You might expect a range of helpful tips in a prison survival guide. In this slightly offbeat comedy-drama, it seems that there’s just one: buy your way out of trouble. (more…)
Posted on March 6th, 2017 at 4:40 pm. Updated on March 6th, 2017 at 4:40 pm.
That this follows on from my review of Strange Cargo (1940) is pure coincidence, I can assure you, but the two films’ themes are eerily similar. (more…)
Posted on February 28th, 2017 at 8:59 pm. Updated on February 28th, 2017 at 8:59 pm.
Also known as Dark Holiday, this film about an American woman in a Turkish prison invites inevitable comparisons with Midnight Express (1978). But it being about an American held in a Turkish prison is where the similarities begin and end. (more…)
Posted on January 22nd, 2017 at 2:41 pm. Updated on January 22nd, 2017 at 2:41 pm.
According to my DVD player, Vortex is just under 47 minutes long. It is a model of German efficiency; neat, compact, not too showy, solidly constructed. The Volkswagen Golf of sci-fi prison films. But with a few disconcerting surprises, like finding a stranger’s underwear wedged between the seats. (more…)
Posted on November 12th, 2016 at 6:28 pm. Updated on November 12th, 2016 at 6:28 pm.
May Conner (Gail Harris) is 19* and in prison. She’s a Miss Goody Two-Shoes… a little naive when it comes to crime and punishment, and is unused to prison lingo. “They found a second set of finger things.” “Prints,” says her street-wise older sister, April (Annie Wood). “Prints, right.” (more…)
Posted on May 16th, 2016 at 9:59 pm. Updated on July 9th, 2016 at 6:13 pm.
Vendetta has all the standard ’80s trademarks you’d expect – prisoners with big hair and wearing workout gear like they’d just stepped out of a Flashdance or Let’s Get Physical video – but no-one (at least in prison) seems to be held accountable for much. Wasn’t glasnost an ’80s thing? (more…)
Posted on March 21st, 2016 at 8:00 pm. Updated on March 21st, 2016 at 8:00 pm.
I think it was when Warden Harold Bauman (Ron Lacey), in dismissing any idea of his prisoners putting on an artistic performance, said, “They’re not here to have fun. They’re here to be miserable,” that my wife asked, “Don’t you get sick of the same, same things all the time?”. Or it could have been earlier, such as at the arrival of the prisoner who doesn’t deserve to be in prison, or the tough prisoner running the show, or the ineffectual warden and his corrupt second-in-charge, or the earnest counsellor pushing for reform… It could have been at any point in the film, really. (more…)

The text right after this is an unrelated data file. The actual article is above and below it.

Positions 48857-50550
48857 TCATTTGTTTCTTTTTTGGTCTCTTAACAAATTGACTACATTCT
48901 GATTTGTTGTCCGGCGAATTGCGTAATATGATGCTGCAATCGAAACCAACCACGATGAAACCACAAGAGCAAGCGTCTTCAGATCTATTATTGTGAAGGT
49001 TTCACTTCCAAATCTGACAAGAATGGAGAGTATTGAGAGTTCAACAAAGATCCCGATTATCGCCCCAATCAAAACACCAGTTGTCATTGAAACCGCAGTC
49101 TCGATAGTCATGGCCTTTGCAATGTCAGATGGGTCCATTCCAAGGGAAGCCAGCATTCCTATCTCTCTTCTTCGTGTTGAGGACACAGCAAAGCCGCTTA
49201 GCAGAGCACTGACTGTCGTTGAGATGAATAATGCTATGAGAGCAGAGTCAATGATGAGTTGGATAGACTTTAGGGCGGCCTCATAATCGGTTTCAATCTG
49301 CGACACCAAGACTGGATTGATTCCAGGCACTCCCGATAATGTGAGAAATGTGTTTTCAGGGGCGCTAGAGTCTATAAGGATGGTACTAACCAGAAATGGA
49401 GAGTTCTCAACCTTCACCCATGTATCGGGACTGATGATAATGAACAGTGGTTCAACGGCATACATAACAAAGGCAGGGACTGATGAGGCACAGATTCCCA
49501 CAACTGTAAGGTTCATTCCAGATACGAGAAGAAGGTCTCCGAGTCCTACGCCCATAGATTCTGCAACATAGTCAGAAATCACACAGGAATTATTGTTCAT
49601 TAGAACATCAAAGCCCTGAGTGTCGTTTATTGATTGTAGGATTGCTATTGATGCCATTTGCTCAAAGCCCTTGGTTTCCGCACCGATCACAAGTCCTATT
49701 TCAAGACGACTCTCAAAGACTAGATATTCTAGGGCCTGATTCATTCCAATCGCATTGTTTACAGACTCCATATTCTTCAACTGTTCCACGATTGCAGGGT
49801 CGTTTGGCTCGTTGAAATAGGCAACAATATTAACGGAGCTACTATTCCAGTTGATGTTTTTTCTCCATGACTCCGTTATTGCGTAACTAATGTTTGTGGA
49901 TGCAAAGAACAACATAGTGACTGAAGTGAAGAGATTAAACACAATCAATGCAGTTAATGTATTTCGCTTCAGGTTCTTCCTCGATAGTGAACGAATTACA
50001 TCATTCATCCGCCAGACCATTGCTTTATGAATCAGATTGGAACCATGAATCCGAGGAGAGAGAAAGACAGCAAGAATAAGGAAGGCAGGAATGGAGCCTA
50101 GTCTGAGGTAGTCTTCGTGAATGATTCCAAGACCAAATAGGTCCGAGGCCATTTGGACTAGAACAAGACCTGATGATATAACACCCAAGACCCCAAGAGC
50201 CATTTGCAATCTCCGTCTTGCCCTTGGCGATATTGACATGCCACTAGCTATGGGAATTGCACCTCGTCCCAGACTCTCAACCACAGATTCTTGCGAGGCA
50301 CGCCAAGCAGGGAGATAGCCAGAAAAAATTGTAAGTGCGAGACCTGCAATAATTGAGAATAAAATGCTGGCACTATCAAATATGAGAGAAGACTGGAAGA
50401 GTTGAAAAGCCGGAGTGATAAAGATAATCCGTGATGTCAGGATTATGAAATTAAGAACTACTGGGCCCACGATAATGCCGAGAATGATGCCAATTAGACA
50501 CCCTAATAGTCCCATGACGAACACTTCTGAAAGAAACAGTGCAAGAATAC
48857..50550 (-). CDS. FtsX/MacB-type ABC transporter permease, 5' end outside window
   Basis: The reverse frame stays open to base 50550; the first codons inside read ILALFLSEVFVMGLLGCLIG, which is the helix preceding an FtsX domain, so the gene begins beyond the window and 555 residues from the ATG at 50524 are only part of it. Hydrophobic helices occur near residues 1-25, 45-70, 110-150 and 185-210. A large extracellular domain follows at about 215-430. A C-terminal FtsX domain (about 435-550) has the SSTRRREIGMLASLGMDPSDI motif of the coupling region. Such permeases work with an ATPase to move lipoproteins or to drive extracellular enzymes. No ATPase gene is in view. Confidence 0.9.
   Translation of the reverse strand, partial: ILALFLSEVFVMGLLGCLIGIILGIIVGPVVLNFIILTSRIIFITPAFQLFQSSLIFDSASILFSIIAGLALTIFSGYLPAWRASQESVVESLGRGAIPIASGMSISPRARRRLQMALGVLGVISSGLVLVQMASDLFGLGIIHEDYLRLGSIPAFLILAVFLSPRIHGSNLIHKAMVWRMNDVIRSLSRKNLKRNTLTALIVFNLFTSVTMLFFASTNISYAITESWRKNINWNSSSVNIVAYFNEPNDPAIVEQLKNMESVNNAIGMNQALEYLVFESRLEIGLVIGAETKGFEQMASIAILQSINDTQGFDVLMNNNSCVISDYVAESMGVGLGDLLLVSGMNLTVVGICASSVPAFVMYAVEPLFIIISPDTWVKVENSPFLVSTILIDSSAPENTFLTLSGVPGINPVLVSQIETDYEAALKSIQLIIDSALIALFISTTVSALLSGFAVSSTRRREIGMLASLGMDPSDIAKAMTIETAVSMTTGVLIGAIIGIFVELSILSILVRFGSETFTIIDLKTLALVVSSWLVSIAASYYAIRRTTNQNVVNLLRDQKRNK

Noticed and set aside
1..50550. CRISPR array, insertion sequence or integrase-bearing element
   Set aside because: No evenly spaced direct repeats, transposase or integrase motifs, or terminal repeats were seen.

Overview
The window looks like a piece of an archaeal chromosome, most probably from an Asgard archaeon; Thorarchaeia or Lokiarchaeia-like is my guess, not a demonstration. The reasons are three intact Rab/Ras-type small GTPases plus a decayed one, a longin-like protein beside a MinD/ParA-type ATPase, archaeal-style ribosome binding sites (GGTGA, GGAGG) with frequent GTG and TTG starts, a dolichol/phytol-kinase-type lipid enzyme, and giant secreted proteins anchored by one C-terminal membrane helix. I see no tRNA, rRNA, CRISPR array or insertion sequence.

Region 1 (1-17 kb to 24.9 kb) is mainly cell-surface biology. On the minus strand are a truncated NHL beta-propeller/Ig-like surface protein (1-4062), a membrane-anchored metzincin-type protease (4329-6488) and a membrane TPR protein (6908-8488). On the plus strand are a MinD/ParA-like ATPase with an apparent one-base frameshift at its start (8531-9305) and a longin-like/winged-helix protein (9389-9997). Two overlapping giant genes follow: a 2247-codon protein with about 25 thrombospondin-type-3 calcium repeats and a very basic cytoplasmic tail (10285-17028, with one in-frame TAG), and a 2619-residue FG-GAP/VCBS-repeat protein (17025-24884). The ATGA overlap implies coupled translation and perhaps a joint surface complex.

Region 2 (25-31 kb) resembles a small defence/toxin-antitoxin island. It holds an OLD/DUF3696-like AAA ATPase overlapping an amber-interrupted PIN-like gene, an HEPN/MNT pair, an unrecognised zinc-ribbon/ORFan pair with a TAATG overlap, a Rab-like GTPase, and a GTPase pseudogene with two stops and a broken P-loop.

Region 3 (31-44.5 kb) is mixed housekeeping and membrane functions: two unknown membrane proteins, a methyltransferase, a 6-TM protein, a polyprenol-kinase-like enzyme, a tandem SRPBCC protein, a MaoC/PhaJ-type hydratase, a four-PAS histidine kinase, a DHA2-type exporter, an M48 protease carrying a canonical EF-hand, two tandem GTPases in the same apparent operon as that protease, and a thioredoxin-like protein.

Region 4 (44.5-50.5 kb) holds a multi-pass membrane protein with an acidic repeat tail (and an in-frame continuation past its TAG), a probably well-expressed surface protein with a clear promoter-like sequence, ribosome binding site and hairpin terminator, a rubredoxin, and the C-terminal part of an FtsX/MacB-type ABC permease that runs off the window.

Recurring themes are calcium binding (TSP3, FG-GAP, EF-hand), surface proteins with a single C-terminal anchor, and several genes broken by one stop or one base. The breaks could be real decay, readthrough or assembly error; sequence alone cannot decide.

Posted on November 22nd, 2015 at 5:10 pm. Updated on November 22nd, 2015 at 5:12 pm.
I feel for Dean Cain. I’m sure he wants to play serious prison roles, but in Dogboys (1998) he got to play an ex-Marine fighting killer prison dogs, and in New Alcatraz (2001) he had to play a palaeontologist fighting a giant prehistoric prison snake. Here he gets to play an ex-cop fighting a killer prison giant. (more…)
Posted on September 28th, 2015 at 9:47 pm. Updated on September 28th, 2015 at 9:49 pm.
Some films are remakes of originals. But from the pre-subtitles era, this French-language version of the classic The Big House (1930) is not just a remake, but the same film, shot-for-shot, with French actors substituted for American. Well, not exactly shot-for-shot; in one of the last scenes, John Morgan (Charles Boyer) has his right arm in a sling, while in the American version (and, for that matter, the Spanish-language version, El Presidio), it’s on his left. Mind you, in the very final scene (taken straight from the original US version) Morgan’s sling has dramatically switched sides. I’m not sure which side is preferred in the German version, Menschen hinter Gittern.
Posted on September 19th, 2015 at 10:07 pm. Updated on September 23rd, 2015 at 10:07 pm.
You know how sometimes one scene or one line in a movie just loses you, and you can’t find a way back in? Early in Rise nurse Will McIntyre (Nathan Wilson) is falsely accused of spiking the drink of and then raping a girl with whom he has had a one night stand. At his trial, the prosecutor asks the victim to tell the court what happened next. Falteringly, she begins with, “He had my arms pressed under…” and McIntyre’s barrister jumps up and interjects, “Your Honour, this is all hearsay evidence!” Eh? Really? (more…)
Posted on July 19th, 2015 at 1:38 pm. Updated on July 19th, 2015 at 1:42 pm.